72°F
weather icon Clear

Book ‘em: Library welcomes visitors

It’s National Library Week and its theme, “Welcome to Your Library,” hits home for the local community as the Boulder City Library recently reopened its facility to visitors.

“We are so excited that since reopening the library has been steadily busy,” said Kim Diehm, library director. “Many visitors have expressed their happiness that the library is open so they can browse the collection. For those not ready to walk inside, we are currently still offering curbside delivery.”

Due to COVID-19, Boulder City Library, 701 Adams Blvd., was closed for in-person browsing for about a year. In that time, the facility offered curbside delivery to pick up requested items and was able to offer limited computer access to patrons, but all its usual activities were canceled.

National Library Week started Monday and is sponsored by the American Library Association. This year’s theme highlights how libraries have been helping their patrons through the pandemic and adapting their services to fit the changing operating requirements. During the pandemic, Boulder City Library staff came up with creative ways to do all of that.

“There was an immediate demand for online services and access, which was met with the issuance of electronic cards, online and telephone reference, Wi-Fi availability in the amphitheater and as far as the parking lot, and a variety of databases that offered educational and entertainment opportunities for everyone while at home,” Diehm said.

The staff also created many online story times, cooking classes, book clubs and STEM programs on the library’s YouTube channel.

“COVID-19 caused all of our worlds to turn upside down, but I am so proud of the way library staff adjusted to the sense of disorientation to quickly formulate some kind of plan,” said Diehm.

Even though it’s been back open since March 1, visiting the library is different than it used to be, and staff has implemented changes at the facility to help keep everyone safe and healthy.

Diehm said those changes include water bottle fillers instead of water fountains, limited seating and study tables, no-touch wave plates to open the entrance doors, social distancing markers showing people where to stand, more space between computer stations and plenty of sanitizing stations.

Hard surfaces are also cleaned frequently.

Visitors must wear face coverings the whole time they are there, practice proper social distancing, follow staff direction, limit their time in the library to 60 minutes or less, stay home if not feeling well and not hold the Boulder City Library District responsible for any exposure or future illness that could possibly occur.

The Boulder City Library is open from 10 a.m. to 6 p.m. Monday through Thursday and from 11 a.m. to 4 p.m. Friday and Saturday.

Contact reporter Celia Shortt Goodyear at cgoodyear@bouldercityreview.com or at 702-586-9401. Follow her on Twitter @csgoodyear.

Don't miss the big stories. Like us on Facebook.
THE LATEST
Festival puts emphasis on fine arts

This year’s Art in the Park will put the emphasis on art.

Seen on Scene: At the Soggy Doggy Pool Pawty

Owen Ozborn, 5, gets ready to throw a toy into the pool for Charlie during the Soggy Doggy Pool Pawty at Boulder City Pool on Saturday.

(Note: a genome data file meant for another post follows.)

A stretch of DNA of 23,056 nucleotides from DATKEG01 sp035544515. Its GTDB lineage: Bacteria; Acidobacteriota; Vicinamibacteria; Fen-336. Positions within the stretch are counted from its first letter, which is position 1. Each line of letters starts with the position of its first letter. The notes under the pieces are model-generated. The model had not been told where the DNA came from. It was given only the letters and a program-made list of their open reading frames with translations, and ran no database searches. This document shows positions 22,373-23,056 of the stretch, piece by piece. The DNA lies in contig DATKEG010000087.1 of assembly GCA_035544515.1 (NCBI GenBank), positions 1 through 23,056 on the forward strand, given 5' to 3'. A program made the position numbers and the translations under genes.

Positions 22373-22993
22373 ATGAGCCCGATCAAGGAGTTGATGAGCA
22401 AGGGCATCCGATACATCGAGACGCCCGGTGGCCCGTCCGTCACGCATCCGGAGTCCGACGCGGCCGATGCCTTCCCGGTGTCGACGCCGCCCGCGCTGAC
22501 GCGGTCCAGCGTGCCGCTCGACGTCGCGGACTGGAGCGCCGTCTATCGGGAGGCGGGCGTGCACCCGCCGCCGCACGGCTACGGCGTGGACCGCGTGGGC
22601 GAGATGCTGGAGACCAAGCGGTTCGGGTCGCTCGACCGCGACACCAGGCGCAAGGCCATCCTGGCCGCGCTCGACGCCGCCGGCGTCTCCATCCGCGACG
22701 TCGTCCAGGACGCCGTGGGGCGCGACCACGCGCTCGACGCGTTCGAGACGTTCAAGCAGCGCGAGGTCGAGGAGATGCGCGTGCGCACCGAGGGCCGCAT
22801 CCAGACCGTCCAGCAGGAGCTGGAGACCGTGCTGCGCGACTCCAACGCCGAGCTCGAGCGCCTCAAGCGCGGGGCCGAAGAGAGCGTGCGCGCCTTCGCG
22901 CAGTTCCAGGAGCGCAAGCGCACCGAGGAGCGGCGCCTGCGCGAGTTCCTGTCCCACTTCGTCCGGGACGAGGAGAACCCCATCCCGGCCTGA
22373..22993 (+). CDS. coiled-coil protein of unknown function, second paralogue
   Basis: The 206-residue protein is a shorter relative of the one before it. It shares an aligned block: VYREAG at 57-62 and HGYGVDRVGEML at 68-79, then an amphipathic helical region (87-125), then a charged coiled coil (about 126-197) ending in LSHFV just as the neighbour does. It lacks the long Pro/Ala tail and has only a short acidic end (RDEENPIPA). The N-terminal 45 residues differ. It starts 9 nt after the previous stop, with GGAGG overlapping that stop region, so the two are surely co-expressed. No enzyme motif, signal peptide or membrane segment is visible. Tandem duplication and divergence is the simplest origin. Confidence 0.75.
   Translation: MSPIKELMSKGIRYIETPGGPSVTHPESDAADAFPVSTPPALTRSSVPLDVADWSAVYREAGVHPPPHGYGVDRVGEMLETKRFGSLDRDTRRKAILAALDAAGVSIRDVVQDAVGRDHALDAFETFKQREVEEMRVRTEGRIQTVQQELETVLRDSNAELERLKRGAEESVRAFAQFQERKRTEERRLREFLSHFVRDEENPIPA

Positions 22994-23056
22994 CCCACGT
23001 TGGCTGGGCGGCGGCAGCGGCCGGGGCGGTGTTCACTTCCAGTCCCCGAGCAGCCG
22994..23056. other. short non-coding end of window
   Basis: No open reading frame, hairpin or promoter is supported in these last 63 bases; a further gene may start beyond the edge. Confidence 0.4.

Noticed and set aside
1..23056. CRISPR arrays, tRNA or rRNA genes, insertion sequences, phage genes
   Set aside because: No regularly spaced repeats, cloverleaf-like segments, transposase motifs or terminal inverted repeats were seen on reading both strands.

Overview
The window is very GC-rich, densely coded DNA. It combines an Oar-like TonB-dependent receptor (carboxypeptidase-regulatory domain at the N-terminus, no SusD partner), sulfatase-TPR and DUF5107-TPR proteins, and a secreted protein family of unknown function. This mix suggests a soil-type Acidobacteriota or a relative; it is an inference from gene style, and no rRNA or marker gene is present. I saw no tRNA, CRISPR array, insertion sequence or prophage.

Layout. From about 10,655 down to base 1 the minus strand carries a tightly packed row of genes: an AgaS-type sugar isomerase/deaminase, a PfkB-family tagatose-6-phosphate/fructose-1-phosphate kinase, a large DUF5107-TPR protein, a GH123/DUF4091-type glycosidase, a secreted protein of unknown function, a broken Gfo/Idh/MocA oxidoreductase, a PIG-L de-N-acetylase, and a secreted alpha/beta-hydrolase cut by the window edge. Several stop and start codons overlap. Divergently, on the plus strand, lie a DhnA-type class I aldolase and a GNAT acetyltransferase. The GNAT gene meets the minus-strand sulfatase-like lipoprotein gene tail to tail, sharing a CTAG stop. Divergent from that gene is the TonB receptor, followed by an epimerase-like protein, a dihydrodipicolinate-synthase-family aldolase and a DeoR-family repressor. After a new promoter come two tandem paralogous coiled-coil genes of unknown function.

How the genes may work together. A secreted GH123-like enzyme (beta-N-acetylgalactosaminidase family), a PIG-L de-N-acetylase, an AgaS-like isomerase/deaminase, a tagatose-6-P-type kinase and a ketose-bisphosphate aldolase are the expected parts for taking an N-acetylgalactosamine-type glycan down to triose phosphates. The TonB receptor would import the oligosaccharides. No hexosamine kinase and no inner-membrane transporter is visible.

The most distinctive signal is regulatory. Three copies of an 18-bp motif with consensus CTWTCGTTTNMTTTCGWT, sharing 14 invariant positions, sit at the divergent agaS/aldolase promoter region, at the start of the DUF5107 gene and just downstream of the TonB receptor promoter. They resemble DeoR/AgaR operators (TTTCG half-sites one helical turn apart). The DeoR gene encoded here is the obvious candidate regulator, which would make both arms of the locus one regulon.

Seen on Scene: At the Würst Festival

Photos by Hali Bernstein Saylor/Boulder City Review

Würst Festival brings food, fun downtown

Members of Boulder City Sunrise Rotary invite the community to join them for a day of food, fun and festivities at the 26th annual Würst Festival on Saturday in Bicentennial and Wilbur Square parks.

Thunderbirds amaze spectators with acrobatics

Many oldtimers fondly remember the comic book and television versions of “Superman,” and the astonishment of the anonymous characters when they saw something foreign flying overhead — “It’s a bird, it’s a plane, it’s Superman!”

‘Xeric’ plants, trees require less water

Thanks for sending me pictures of your plants. Many homeowners don’t know the names of plants in their yards or landscapes. Most can look at a plant and know if it is a tree, shrub, or flower but not its name much less how often it should be watered and with how much.

Family tradition highlights importance of Constitution

For more than 10 years, the Mitchell-Stankovic family has created a display at the Boulder City Library to commemorate Constitution Week, which will be observed Sept. 17-23.

Weather, location affects fruit production

Q. I have a Washington navel orange and Flordaprince peach tree planted this spring that a local nursery claimed was eight to 10 years old. The peach tree produced lots of small fruit. The orange tree produced tons of flowers but fruit that dropped from it after it flowered. The trees don’t look so good now. Your opinion please?

Nevada’s Yesteryear: Mines spurred trains’ construction

Mining was the main reason Nevada was developed as a state, what with the very rich Comstock Lode at Virginia City and numerous other communities and camps such as Delamar and Pioche. Mining was equally important in California as well and had been since the gold rush there of 1849.

Monsoon season creates perfect conditions for flies

Anyone watching HBO’s sci-fi series “Westworld” must be particularly creeped out by our current fly infestation, especially since the show filmed on location at Hoover Dam and Black Canyon this year. For folks not hip to this dystopian neo-Western, flies represent, well, pretty much the end of mankind as we know it.